on Friday, 4 March 2022 at 9.23 am by Peter Owen
categorised as Church of England, News
The Dean of Carlisle, the Very Revd Mark Boyling, has announced that he will retire later this year. Details are on the diocesan website.
A happy retirement. A dear man.
Is the diocese of Carlisle letting the side down with only a single comment regarding the retirement of the long serving dean? Last time I was in Carlisle I was greatly impressed by the new Fratery building erected during Dean Boyling’s incumbency – a highly significant achievement. When I ministered in the Carlisle diocese Jack Churchill was Dean. We seem to be losing all of, what I would call, our Gentleman Deans from the Church of England. Trevor Beeson would be hard pressed to write a book on those presently residing in our cathedral Deaneries with two Nothern Deans –… Read more »
As a native Carliolian, Carlisle for me is the centre of the universe. The cathedral was the agent of my spiritual and artistic awakening. Small though it be, it is a jewel box, unexpected in a workaday railway city that bears the scars (the cathedral especially) of neighbouring tribes fighting to take back territory they claimed as theirs. Mark Boyling has nurtured the cathedral for almost two decades. The Fratry project aside, he and his staff have done wonders developing the cathedral’s artistic presence and maintaining daily choral services in a city where they would not feature much on anyone’s… Read more »
A jewel box of a cathedral, indeed so – especially the magnificent blue star-studded Choir ceiling which is absolutely stunning. When I was ministering in the diocese in the 1980s in addition to Dean Jack Churchill the other Canons were Rex Chapman, Richard Bevan and Alan Smithson who became Bishop of Jarrow and hit the news headlines one Lent when he decided to study the Koran instead of the Bible. The Bishop at the time was David Halsey with George Hacker at Penrith. The difficulty with Carlisle is that the cathedral is at the far north of the diocese many… Read more »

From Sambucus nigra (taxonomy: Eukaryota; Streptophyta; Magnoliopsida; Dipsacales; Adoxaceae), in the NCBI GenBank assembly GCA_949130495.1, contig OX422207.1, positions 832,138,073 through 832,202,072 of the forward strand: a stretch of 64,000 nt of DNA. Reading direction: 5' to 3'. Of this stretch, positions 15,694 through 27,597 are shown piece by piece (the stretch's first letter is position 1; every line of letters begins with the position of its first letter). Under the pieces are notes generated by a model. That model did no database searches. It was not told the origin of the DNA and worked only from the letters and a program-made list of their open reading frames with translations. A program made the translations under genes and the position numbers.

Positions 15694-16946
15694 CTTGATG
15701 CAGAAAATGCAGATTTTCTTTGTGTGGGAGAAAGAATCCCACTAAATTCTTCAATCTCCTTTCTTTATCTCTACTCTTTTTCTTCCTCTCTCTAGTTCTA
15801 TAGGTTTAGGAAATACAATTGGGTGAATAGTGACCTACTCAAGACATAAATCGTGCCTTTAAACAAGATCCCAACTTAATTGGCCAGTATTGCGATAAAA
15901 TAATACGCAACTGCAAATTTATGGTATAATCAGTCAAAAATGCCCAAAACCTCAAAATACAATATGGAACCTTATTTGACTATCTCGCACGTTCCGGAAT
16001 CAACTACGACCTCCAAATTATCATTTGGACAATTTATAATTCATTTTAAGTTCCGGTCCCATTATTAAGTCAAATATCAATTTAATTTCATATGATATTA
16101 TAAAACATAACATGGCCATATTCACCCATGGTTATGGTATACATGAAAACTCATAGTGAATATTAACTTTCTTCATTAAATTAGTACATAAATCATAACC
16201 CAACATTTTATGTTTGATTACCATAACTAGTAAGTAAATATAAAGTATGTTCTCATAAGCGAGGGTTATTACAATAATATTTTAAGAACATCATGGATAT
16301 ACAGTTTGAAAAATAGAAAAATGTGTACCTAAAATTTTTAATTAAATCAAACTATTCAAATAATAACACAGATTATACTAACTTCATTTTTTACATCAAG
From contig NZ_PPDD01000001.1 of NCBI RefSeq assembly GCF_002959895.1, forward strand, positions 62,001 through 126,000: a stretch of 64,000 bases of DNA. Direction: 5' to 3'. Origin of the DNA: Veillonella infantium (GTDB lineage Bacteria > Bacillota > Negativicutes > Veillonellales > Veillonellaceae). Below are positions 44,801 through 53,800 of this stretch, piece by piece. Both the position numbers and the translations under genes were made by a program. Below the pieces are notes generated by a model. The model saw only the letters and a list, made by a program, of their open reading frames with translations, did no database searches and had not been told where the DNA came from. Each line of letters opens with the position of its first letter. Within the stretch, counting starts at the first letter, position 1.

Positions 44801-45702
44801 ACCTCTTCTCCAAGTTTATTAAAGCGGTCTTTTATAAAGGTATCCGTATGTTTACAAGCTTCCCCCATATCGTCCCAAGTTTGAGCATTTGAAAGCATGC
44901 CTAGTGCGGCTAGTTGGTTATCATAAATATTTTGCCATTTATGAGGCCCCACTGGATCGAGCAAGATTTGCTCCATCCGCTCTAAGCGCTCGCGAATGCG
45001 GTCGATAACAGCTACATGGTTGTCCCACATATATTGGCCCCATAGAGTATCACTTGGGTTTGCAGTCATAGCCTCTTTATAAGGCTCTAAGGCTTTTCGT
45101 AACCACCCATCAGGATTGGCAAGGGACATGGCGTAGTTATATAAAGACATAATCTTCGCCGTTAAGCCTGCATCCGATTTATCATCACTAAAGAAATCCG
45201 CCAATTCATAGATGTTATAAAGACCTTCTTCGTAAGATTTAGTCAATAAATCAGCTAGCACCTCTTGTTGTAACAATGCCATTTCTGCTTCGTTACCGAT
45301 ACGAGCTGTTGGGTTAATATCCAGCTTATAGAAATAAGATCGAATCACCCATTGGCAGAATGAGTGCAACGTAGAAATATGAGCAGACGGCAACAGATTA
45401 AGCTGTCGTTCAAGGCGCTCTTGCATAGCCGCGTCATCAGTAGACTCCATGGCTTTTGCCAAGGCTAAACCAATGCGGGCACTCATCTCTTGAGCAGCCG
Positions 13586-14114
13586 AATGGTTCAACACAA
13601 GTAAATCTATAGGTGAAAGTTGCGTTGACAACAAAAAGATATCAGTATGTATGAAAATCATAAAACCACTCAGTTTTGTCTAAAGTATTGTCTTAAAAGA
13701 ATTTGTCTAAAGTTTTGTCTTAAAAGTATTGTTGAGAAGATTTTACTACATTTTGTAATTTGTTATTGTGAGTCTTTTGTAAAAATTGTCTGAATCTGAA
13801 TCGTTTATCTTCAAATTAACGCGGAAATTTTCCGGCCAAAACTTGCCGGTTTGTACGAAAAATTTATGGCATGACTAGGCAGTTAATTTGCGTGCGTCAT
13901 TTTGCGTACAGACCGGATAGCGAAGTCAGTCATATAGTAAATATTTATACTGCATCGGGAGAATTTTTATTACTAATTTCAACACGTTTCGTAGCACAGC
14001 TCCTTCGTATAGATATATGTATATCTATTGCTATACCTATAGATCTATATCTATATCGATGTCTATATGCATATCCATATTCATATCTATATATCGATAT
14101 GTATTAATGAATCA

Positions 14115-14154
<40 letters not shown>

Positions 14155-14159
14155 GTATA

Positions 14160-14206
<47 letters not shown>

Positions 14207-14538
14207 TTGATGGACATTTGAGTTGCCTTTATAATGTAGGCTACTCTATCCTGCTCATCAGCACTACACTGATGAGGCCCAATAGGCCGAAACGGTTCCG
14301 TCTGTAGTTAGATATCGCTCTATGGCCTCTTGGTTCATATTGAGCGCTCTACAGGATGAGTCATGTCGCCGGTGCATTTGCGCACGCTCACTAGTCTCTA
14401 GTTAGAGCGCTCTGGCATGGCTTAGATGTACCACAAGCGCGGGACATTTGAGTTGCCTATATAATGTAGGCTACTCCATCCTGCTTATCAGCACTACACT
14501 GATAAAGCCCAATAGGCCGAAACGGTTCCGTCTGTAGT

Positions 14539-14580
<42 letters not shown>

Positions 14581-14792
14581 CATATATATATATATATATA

I was organ/choral scholar in the late 1960s when the ceiling was repainted under the eye of Stephen Dykes-Bower in the Deanship of the much imitated (by us) Lionel du Toit (just before Churchill I think). Scaffolding between clerestories allowed the painters to continue working during Evensong with interesting results as the occasional outburst of frustration filtered down. These were the days of Canons Holtby, Hare, Bradford and Batty and the Venerable and totally delightful Charles Euston Nurse who knew not how to boil an egg. Rose Castle was occupied by Bishops Bloomer and Bulley, the latter like Newcome suffragan… Read more »
I had not realised that Stephen Dykes Bower oversaw the repainting of Carlisle cathedral’s heavenly ceiling. Perhaps his greatest memorial is the new tower on Bury St. Edmund’s cathedral. He was the also architect responsible for the rebuilding of Coggeshall parish church after it was severely bombed during WWII. The great Conrad Noel lived for a time at Paycocke’s House in Coggeshall. That parish was cheek by jowl with my two Essex parishes of Kelvedon and Feering. Jack Churchill did indeed immediately succeed Lionel du Toit. Was that the same Canon Batty who was Vicar of Penrith? One of my… Read more »
Stephen Dykes-Bower’s work can be seen and admired in other cathedrals, and elsewhere, around the country. As Father Stanley is also an organist, I mention the magnificent organ case in Norwich Cathedral and the restoration and decoration of the Pearson organ cases in Westminster Abbey, of their kind surely unequalled anywhere in this country. On a total tangent, I wonder how many people know that the ‘Norman’ decoration of the wooden nave ceiling of Ely Cathedral, a truly prodigious work, was, in fact, painted in the 19th century by Thomas Gambier Parry, the father of Hubert Parry, and I believe… Read more »